If doing bad things, or stupidities, or promoting cynical policies, or supporting rough treatment of those in our care, became a reason for not admiring a public figure for his virtues, you could not even respect Winston Churchill anymore.


Colin Davies said...

And Hitler was responsible for VW, built great roads and made the trains run on time . . .

The French might well think there's a postive balance but the rest of Europe can be forgiven for thinking otherwise.

As you say, it's always a question of the end balance. No one could reasonably suggest Churchill's is negative.

A red herring, as we say.

Perry said...

The Finns may be reticent about talking to the person sitting next to them on public transport, but at least they'd understand one another. In London, there are so many foreign nationals that the odds are you wouldn't have a clue about their conversation. Disclaimer. I've travelled on the Tube three times in the last fifteen years, so what would I know?

Perry said...


It was Mussolini who supposedly made the trains run on time. German trains have always run like clockwork!

Alfred B. Mittington said...

Should you not also mention that Mussolini was quite efficient against mafia and that Uncle Adolf was a vegetarian?

I know the English have no love for the Great Corsican Troublemaker, but to put him on the same line, and in the same basket as Hitler and Stalin only shows you have not truly studied the three personalities and the effects of their deeds.


Colin Davies said...

A ridiculous comment, Alfie. I made no reference to degrees of evil or implied equality. Any more than you did with Churchill. They were all responsiblle for great evil/harm but, of course, in differing degrees. Napoleon, it hardly bears saying, did his evil both inside and, particularly, outside France. The French may be willing to overlook this because they have, inter alia, a Code Civil (based, of course, on Roman law) but this is no reason why the rest of Europe should be grateful to him or, God forbid, forgive and admire him. You'll be suggesting next he was one of history's great altruists!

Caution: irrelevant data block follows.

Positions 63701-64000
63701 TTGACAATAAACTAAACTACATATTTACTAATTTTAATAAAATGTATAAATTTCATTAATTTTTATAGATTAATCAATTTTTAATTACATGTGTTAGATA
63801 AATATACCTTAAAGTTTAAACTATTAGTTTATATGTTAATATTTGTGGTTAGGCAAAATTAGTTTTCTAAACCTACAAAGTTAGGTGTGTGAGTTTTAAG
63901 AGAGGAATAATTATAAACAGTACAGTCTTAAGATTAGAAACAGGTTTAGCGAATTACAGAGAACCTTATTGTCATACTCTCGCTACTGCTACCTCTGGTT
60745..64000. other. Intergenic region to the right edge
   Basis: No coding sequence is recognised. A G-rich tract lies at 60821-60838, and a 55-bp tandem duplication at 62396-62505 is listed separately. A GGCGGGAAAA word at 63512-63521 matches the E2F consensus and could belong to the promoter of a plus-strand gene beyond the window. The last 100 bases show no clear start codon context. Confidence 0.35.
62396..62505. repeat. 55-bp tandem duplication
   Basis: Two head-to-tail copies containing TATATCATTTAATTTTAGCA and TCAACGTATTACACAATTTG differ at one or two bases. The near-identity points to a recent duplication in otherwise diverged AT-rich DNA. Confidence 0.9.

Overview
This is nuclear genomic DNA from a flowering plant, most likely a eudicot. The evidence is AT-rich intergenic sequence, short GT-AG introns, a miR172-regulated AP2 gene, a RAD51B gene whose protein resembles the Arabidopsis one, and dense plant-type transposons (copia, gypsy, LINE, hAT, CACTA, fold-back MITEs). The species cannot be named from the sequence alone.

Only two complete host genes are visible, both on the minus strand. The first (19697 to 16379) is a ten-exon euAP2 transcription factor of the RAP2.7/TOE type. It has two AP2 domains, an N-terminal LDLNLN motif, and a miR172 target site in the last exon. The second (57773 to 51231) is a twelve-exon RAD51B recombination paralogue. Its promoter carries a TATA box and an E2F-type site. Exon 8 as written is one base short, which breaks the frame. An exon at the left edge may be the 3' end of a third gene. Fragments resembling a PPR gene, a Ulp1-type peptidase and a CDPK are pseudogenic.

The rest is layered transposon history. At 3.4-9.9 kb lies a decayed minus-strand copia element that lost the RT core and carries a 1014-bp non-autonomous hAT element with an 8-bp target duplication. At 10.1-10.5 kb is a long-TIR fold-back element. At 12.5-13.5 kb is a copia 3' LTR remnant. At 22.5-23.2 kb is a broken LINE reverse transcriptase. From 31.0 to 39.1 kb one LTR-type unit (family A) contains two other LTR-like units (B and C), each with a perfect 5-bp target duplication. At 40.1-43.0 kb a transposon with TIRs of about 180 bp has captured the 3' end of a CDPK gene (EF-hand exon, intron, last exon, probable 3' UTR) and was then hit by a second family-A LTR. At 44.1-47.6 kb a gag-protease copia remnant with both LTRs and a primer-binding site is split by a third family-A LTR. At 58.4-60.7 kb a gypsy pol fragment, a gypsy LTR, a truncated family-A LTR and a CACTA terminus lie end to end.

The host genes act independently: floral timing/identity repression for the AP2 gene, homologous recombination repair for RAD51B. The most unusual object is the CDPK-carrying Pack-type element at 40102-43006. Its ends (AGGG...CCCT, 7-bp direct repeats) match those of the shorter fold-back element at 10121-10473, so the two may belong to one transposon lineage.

If I wanted to grade the evil of the 4, it would be:-
1. Hitler
2. Stalin (largely confined to his own baileywick and helped the Spanish legitimate government to some degree in 36-39)
3. Henry VIII.
4. Churchill.

All psychos, of course. But Churchill liked to paint and made pretty brick walls as a hobby. Against that, he was half American.

Alfred B. Mittington said...

So where in theist would you put Napoleon, my dear boy???

Alfred B. Mittington said...

IN THE 'LIST' you M…F….ing Spellcheck!!

Colin Davies said...

After Stalin. Pls waste someone else's time.

Sierra said...

"... Including those who bring their capital and income here as residents..."

Surely Modelo 720 is aimed at those residents who don't bring their capital and income here, but choose to leave it undeclared offshore

Colin Davies said...
This comment has been removed by the author.
Colin Davies said...

Its aim is to catch cheating Spaniards. Its effect is to frighten foreigners who don't want to declare overseas assets on the assurance that its only an informative exercise and the data will never be used to levy property taxes. Nobody buying a holiday home here would find that credible. At the moment the humungus fines are levied for non or late delivery of this data, plus possibly criminal penalties for whatever they can think of if you can't prove you bought the asset with clean money. Hence the EU verdict that it's prima facie illegal.